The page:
“The baby, assailed by eyes, ears, nose, skin, and entrails at once, feels it all as one great blooming buzzing confusion”- William James
If you have ever sat a baby in front of a mirror, you know that they tend to get pretty excited and often make faces, talk to, and poke at their reflection in the glass. The question is, do they understand that they are looking at a reflection of their own image? Early developmental research used a “mirror test” to measure self recognition. In this task, researchers put a red spot on the baby’s nose and then code their reactions when they are placed in front of a mirror. The logic is if the baby understands that the baby they are looking at in the mirror is themselves, they will try and rub the spot off their nose. You can try this at home; on average, about half of 18-month olds will try to rub the spot off their face.
The mirror test has come under fire though, because much of the research has been conducted with infants from WEIRD (White, Educated, Industrialised, Rich, Democratic) countries. Older infants and children in rural, non-Western cultures do not consistently react in the same way as so called “WEIRD” babies to the spot on their nose when they see themselves in a mirror. For example, a 2011 study published in the Journal of Cross Cultural Psychology found that only 2 of the 82 Kenyan children in the study aged between 18 and 72 months “passed” the mirror test. These results suggest that the mirror test might be measuring more about experience with mirrors, than self-recognition per se.
Given these limitations, researchers have started to look at other ways of assessing self-recognition in babies, including measuring the changes in the electrical activity produced by the brain when infants look at faces.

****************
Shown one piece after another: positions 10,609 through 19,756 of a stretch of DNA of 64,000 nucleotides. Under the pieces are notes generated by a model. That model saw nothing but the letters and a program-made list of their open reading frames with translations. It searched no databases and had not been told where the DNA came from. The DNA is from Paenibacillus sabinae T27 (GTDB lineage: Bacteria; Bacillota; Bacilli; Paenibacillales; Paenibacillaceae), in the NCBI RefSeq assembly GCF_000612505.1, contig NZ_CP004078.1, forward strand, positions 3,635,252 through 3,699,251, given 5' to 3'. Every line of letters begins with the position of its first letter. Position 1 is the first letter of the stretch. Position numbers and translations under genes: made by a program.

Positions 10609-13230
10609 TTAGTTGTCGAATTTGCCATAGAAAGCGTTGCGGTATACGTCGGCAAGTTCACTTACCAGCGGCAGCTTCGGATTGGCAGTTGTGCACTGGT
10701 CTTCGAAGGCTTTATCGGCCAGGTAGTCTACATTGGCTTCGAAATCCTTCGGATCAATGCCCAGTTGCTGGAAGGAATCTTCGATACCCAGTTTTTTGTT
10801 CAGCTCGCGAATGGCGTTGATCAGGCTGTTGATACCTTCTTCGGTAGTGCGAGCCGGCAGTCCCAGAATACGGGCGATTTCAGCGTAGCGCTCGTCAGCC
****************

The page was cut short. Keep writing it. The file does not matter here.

Researchers from the Donders Institute for Brain, Cognition and Behaviour in the Netherlands used electroencephalogram (or EEG) to measure infants’ brain activity while 18 month old infants looked at pictures of their own face, the face of another infant, their parent and an unfamiliar person. For 13 of the 18 infants tested, the brain responses were bigger when babies looked at a picture of themselves relative to when they looked at a picture of another infant’s face.
Researcher also tested the same group of babies on the the mirror test, and much like previous research, showed that about half the babies noticed the red mark on their face and touched it. If the mirror test and the brain response measures are both indexing infants’ ability to recognise themselves in the mirror, we might expect that only those who pass the mirror test would show the differential brain response. However, when researchers compared the brain responses of the babies who passed the mirror test and those who did not there was no significant difference in the brain activity of the two groups.
This research suggests that most babies have the capacity to recognise their own image and distinguish it from images of other people as early as 18 months, however, only half of them will respond to their reflection in the mirror by touching the mark on their face. By measuring more than just behaviour, new tools such as EEG give more nuanced insight into complex phenomenon like self recognition.
The mirror test is still fun and you should give it a go at home. Don’t worry if your 18-month old doesn’t rub off the spot though. This research suggests that they understand that the face in the mirror is their own, they just don’t care that their nose looks funny.
I am the Director of the Early Learning Project at UNSW. My research interests focus on learning, memory and emotion understanding development in infancy and early childhood
I am currently studying for my undergraduate Psychology degree at Cardiff University in the UK. I am working as a Research Assistant in the Early Learning Project as part of our placement program this year.
I have just finished my thesis for my honuors degree. My research focused on future thinking ability in preschoolers.